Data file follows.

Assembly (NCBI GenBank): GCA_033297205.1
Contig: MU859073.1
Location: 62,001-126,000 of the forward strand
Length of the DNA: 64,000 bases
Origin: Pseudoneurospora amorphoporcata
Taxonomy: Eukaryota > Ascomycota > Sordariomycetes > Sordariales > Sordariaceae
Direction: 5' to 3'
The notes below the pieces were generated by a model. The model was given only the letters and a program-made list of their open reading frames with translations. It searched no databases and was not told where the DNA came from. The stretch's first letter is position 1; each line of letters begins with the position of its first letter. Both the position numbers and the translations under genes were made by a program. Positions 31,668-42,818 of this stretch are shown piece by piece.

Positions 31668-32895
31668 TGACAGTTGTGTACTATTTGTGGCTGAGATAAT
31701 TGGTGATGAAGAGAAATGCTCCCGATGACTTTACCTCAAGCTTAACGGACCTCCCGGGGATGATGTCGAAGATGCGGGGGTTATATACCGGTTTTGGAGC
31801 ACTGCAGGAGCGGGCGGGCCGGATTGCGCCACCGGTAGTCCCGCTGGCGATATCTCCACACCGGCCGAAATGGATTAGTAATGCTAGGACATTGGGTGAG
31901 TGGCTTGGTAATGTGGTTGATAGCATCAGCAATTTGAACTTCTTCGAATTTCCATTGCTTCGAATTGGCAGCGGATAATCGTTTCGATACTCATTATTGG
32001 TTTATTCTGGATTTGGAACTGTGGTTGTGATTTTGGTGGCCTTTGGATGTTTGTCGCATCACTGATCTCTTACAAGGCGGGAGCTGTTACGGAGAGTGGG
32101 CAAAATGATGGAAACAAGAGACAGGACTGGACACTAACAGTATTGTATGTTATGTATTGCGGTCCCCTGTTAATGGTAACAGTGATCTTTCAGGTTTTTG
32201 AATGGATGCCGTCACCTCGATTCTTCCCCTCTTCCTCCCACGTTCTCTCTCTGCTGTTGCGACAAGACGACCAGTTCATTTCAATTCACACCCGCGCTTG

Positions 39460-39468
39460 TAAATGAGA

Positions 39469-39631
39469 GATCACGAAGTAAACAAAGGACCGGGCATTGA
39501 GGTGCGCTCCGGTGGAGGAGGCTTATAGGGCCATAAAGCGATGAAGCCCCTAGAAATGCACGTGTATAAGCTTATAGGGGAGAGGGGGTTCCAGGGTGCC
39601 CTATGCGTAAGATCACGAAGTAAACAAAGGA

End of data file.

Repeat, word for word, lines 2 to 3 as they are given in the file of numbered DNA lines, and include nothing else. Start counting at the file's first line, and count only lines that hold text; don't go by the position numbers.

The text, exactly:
Contig: MU859073.1
Location: 62,001-126,000 of the forward strand